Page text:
Internal access to Stories is a way for companies to maintain engagement with their employees during the pandemic, which will likely last for another year for many organizations, LinkedIn says.
Over the past several years, LinkedIn has focused heavily on fleshing out its interactive feature set for business members, so those organizations can enhance their digital marketing efforts. To attract businesses, the company has been concentrating mainly on new features around sales, product promotion, and lead generation via its Pages offering.
“Many of these new Pages features began in our paid-tier, Elevate,” says Rishi Jobanputra, senior director of Pages product management at LinkedIn. “Most of Elevate has now been moved into our free Pages platform, including the announcements we’re making now.”
More Power to LinkedIn Product Pages
In December 2020, LinkedIn announced Product Pages, which takes the form of a new tab on your company’s profile page and acts as a place to connect and share insight with users, customers, and other members who might be experts in your product or the technologies it uses.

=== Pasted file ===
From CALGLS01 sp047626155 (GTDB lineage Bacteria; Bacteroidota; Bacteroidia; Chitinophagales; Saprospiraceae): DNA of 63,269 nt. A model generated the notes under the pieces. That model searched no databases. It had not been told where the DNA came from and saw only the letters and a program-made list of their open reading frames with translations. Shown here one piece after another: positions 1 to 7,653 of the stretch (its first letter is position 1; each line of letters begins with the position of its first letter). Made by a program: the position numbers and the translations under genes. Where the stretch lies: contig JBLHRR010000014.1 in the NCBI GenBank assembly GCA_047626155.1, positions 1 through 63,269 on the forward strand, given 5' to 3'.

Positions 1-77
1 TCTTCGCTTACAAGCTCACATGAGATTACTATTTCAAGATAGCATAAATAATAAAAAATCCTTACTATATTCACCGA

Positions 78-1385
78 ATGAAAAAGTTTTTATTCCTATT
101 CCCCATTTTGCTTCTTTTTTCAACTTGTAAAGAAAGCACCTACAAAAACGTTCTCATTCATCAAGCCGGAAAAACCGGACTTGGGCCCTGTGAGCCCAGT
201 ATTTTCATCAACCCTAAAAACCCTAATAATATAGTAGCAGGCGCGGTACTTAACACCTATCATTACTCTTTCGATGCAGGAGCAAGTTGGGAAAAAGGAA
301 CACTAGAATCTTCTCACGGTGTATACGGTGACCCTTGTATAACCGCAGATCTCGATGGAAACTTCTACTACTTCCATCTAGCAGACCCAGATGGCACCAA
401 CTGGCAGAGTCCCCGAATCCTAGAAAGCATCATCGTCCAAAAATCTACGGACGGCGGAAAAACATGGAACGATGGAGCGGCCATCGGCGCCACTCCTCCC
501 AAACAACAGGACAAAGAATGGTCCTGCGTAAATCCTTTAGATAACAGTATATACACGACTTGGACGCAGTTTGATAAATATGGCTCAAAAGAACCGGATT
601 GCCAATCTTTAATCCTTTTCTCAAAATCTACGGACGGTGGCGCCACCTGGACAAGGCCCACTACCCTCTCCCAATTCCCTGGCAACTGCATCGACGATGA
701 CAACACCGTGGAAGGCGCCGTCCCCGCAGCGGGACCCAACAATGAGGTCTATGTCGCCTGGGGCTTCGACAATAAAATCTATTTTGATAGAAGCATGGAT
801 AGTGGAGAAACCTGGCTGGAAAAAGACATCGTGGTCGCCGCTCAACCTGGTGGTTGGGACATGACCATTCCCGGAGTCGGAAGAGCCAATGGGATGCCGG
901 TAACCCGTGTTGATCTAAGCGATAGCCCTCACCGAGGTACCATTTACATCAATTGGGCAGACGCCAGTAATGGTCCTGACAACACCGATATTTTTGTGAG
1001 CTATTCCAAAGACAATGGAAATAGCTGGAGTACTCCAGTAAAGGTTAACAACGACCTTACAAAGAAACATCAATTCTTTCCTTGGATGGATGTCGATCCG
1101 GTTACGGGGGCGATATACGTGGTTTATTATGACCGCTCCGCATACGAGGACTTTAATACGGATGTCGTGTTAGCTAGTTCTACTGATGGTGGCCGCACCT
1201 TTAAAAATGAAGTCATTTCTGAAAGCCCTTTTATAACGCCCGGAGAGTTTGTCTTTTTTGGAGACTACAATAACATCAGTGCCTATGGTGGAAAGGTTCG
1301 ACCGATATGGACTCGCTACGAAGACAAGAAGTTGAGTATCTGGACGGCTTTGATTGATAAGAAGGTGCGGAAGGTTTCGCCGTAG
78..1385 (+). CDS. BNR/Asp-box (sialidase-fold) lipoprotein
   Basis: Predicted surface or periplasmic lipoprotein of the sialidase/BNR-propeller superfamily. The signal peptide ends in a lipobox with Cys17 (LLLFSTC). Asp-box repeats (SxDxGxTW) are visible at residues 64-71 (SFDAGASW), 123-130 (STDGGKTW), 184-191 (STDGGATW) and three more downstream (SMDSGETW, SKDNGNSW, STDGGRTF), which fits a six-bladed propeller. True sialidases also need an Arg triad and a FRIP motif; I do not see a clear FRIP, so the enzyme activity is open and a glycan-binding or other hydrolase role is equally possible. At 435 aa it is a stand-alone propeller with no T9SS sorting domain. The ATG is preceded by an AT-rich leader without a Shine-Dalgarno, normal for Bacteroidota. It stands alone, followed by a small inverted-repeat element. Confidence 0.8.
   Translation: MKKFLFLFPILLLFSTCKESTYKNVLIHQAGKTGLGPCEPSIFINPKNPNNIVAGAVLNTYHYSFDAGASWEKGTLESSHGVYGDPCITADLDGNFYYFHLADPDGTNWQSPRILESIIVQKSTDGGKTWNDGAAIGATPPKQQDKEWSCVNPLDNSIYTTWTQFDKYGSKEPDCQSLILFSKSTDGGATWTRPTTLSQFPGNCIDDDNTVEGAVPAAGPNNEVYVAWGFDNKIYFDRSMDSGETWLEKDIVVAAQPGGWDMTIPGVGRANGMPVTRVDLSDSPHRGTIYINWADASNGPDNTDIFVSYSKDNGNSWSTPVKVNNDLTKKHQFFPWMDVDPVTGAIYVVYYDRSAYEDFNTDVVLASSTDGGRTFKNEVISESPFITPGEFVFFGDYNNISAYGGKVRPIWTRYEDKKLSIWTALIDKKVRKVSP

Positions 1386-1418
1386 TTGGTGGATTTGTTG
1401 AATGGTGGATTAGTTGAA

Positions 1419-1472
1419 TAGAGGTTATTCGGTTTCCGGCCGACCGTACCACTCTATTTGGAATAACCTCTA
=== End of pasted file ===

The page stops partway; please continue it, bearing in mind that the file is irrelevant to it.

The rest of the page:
At the same time, LinkedIn announced that you could also add links to an external site where customers could provide lead information. Since that announcement, LinkedIn reports that more than 10,000 companies have posted more than 12,000 products to the Product Pages ecosystem, which may not be a huge presence right now, but it does represent a fairly impressive response rate for only a few months of real action.
“Yes, we’re very excited by the response we’ve seen to the Pages enhancements,” says Jobanputra. “We think much of that success is because we’ve made these new features very easy for customers to use. Most simply show up as new options visible to Pages administrators, who can then easily roll them out to customers or employees.”
LinkedIn is now expanding Pages with Lead Gen Forms, which can plug directly into your Product Page, for free. That means no more forcing your Pages visitors to move off-site to gather lead data, which was always a hurdle. Now Lead Gen Forms allow you to gather that data directly off your Pages entry. When a LinkedIn member clicks on a product you’re touting, that person’s LinkedIn profile information automatically populates an in-app form they can submit instantly if they want to learn more about your product.
The process is entirely voluntary on the member’s part, since they need to click manually to share the data, which helps maintain user privacy. You can then export that data to customer relationship management (CRM) systems, and from there directly into your lead management and pipeline process. For those customers that have really dived into Pages as a marketing medium, these new features have had tangible impact.